Jazz for Women’s Refuge

SONIC AWARENESS: John Mackill’s Jazz Collectivfe will feature at the upcoming Sonic Awareness jazz charity concert, in a bid to raise funds for Gisborne’s Women’s Refuge. From left, Kieran Irving, Tim Donnell, Coralie Hunter, Ross Revington, Laura Gilding, Bruce Cameron and John Mackill. Picture supplied

The United Nations has designated the 25th of November as the International Day for the Elimination of Violence Against Women.

To support the cause is ‘Sonic Awareness’, a jazz charity concert raising funds for Gisborne Women’s Refuge.

It will take place on Sunday, November 25 at the Gisborne Bowling Club, and will feature John Mackill’s Jazz Collective.

The band plays original music and standards in many different styles including funk, blues, Latin jazz, jazz waltzes, ballads, and odd time signatures.

Fronted by wind players John Mackill, Tim Donnell, Laura Gilding and Kieran Irving, with the rhythm section including Coralie Hunter — piano, Ross Revington — electric and acoustic basses, and Bruce Cameron — drums.

John Mackill’s Jazz Collective look to be inspired by female jazz greats for this event.

“When I looked at my own listening habits in jazz, I realised that for too long I have had a rather lopsided view of the music” says bandleader Mackill.

“I have not spent enough time listening to and playing music composed by the many great female jazz musicians currently on the scene. I am trying to make up for that now.

“I have been hearing some fantastic sounds from women in jazz lately. So a particular feature of this concert will be compositions written by women composers Carla Bley and Louise Goh.”

The band will also play compositions from Charles Mingus, the Beatles, Leonard Bernstein, George Cables, Oliver Nelson and others.

November 25 also marks the second anniversary of the death of composer, accordionist and teacher Pauline Oliveros, whose concept of “sonic awareness” or “deep listening” the concert is named after. Sonic awareness refers to the ability to consciously focus attention upon environmental and musical sound. It is characterised by continual alertness to sound and an inclination to be always listening. Recordings by Oliveros’ Deep-Listening Band, made in 1988 in a disused cistern four metres underground, were ground-breaking.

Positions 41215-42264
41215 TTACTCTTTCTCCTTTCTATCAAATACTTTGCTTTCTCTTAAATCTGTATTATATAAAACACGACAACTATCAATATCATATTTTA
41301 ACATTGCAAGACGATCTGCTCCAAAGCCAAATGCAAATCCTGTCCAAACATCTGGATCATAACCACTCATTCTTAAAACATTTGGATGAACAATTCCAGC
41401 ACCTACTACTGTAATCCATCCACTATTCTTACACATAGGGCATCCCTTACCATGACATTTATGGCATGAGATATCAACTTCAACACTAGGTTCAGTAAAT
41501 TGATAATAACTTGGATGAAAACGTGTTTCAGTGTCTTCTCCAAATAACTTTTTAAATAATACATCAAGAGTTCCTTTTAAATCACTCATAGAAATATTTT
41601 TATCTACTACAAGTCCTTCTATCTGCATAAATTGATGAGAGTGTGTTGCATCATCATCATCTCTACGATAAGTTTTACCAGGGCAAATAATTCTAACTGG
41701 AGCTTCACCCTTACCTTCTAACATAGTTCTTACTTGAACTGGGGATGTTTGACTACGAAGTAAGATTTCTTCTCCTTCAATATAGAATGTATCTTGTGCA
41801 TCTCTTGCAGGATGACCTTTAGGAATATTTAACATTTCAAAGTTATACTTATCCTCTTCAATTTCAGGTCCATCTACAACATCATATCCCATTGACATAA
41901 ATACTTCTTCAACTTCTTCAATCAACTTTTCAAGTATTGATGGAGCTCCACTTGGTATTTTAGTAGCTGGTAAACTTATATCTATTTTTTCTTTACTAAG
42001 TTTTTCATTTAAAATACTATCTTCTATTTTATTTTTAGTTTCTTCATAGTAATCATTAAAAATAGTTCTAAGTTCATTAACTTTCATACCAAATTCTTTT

The Sonic Awareness concert is on Sunday, November 25 at the Gisborne Bowling Club from 2.30pm. Drinks are available from 2pm. Admission is $15 at the door.

The United Nations has designated the 25th of November as the International Day for the Elimination of Violence Against Women.

To support the cause is ‘Sonic Awareness’, a jazz charity concert raising funds for Gisborne Women’s Refuge.

It will take place on Sunday, November 25 at the Gisborne Bowling Club, and will feature John Mackill’s Jazz Collective.

The band plays original music and standards in many different styles including funk, blues, Latin jazz, jazz waltzes, ballads, and odd time signatures.

Fronted by wind players John Mackill, Tim Donnell, Laura Gilding and Kieran Irving, with the rhythm section including Coralie Hunter — piano, Ross Revington — electric and acoustic basses, and Bruce Cameron — drums.

John Mackill’s Jazz Collective look to be inspired by female jazz greats for this event.

“When I looked at my own listening habits in jazz, I realised that for too long I have had a rather lopsided view of the music” says bandleader Mackill.

“I have not spent enough time listening to and playing music composed by the many great female jazz musicians currently on the scene. I am trying to make up for that now.

“I have been hearing some fantastic sounds from women in jazz lately. So a particular feature of this concert will be compositions written by women composers Carla Bley and Louise Goh.”

The band will also play compositions from Charles Mingus, the Beatles, Leonard Bernstein, George Cables, Oliver Nelson and others.

November 25 also marks the second anniversary of the death of composer, accordionist and teacher Pauline Oliveros, whose concept of “sonic awareness” or “deep listening” the concert is named after. Sonic awareness refers to the ability to consciously focus attention upon environmental and musical sound. It is characterised by continual alertness to sound and an inclination to be always listening. Recordings by Oliveros’ Deep-Listening Band, made in 1988 in a disused cistern four metres underground, were ground-breaking.

The Sonic Awareness concert is on Sunday, November 25 at the Gisborne Bowling Club from 2.30pm. Drinks are available from 2pm. Admission is $15 at the door.

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